The Importance Of Being Primary

 No national healthcare policy encompassing no matter how many state -of- the art hospitals can be successful without a robust primary and community healthcare programme; it sits at the very heart of healthcare delivery.  


An opportunity to build a new primary care building provides the chance to design a modern state- of- the art facility that inspires and intuitively supports safe, effective and efficient patient care, with the flexibility to meet future developments in healthcare, technology and patient needs. This applies equally to the refurbishment and extension of existing buildings.


With this in mind, the CHD vision is to establish primary healthcare centres in inner city areas, urban settings and rural communities across Pakistan. 

Consider The Following...


  • Do we let young women die needlessly from breast cancer? Pakistan has the highest rates of breast and ovarian cancer in Asia. Breast cancer is the most common as it kills nearly 40,000 women every year in Pakistan. According to the World Health Organization (WHO), breast cancer rates are getting worse and it is not sparing even younger age groups. In the UK however, there has been a dramatic fall in such cases, which can be directly attributed to early diagnosis from breast-screening programmes in the primary healthcare environment. 
  • Do we continue to allow people  to be victims of counterfeit medicines that put lives at risk?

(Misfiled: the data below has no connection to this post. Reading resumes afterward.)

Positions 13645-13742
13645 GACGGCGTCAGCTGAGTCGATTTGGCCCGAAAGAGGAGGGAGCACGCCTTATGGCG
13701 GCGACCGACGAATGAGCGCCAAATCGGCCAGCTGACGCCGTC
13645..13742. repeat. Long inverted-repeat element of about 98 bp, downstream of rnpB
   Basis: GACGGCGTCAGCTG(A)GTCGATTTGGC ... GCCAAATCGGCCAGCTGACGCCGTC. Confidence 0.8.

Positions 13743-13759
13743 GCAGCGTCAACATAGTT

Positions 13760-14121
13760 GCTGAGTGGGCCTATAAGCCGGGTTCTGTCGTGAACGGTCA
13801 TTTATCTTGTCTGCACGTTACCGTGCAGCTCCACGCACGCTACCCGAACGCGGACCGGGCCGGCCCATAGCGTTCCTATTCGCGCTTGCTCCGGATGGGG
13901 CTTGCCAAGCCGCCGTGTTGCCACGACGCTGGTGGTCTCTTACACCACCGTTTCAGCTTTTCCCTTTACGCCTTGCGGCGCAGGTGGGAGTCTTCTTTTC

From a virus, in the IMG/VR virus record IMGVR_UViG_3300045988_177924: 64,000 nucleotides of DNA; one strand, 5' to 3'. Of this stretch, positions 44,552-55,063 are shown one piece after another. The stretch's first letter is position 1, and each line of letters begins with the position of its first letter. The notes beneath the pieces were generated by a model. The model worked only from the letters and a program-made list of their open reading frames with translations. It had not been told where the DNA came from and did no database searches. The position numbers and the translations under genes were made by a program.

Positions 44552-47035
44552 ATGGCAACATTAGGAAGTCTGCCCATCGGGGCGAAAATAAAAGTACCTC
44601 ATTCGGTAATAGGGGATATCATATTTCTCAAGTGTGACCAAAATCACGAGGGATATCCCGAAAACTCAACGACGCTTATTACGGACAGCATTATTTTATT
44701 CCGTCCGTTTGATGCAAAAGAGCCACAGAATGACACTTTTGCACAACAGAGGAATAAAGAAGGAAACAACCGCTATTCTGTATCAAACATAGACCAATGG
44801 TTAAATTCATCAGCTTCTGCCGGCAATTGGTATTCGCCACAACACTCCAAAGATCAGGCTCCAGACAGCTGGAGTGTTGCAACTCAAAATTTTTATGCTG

•  Shall we let children visit unfit dispensaries and hospitals and leave with more diseases and infections than they arrived with? 
  • Should we continue to let three patients in an unhygienic bed be acceptable?
  • Can we just watch as the elderly suffer extreme pain simply because they cannot afford a simple medical procedure? 
  • Can we allow desperate people to be humiliated by being thrown out of clinics they can ill-afford or because they are considered unacceptable? 


  •  Do we continue to let people die from illnesses that could have been diagnosed at the primary level and prevented from spreading?  
  • Do we continue to add to the 10 million hepatitis sufferers?  
  • Diabetes is a silent killer. The poor sacrifice their medicines to feed their chikdren. Should they have to pay for such medicines? 
  • Do we allow the practice of private hospitals charging exorbitant fees for care that could easily have been dealt with by primary community care providers?       

How Do Primary Care Services Differ From Acute Clinical Services?


  • Acute hospitals deliver specialist healthcare services to a large population. It is more cost- effective and safer to centralise specialist staff and equipment in acute settings, which most patients access less frequently. Acute hospitals are generally made up of a number of specialist departments, each tailored to deliver a specific service from dedicated accommodation.


  •  Primary and community care buildings may deliver a wide range of frequently accessed, less specialised, primary and community care services. Many of these services can be delivered from shared generic accommodation. Such shared use of space is central to the successful design and operation of primary and community care buildings.


  • The range of services delivered from primary and community care buildings is likely to change more frequently than those delivered from acute hospitals (to reflect prevailing needs, policy and technology). The buildings that house them should be flexible enough to accommodate these changes, including where decisions are taken to deliver hospital services in primary and community care settings.


The CHD places great importance on design quality and to this end, a conscious effort has been made to follow strategic designs of NHS Primary Care Centres in the United Kingdom.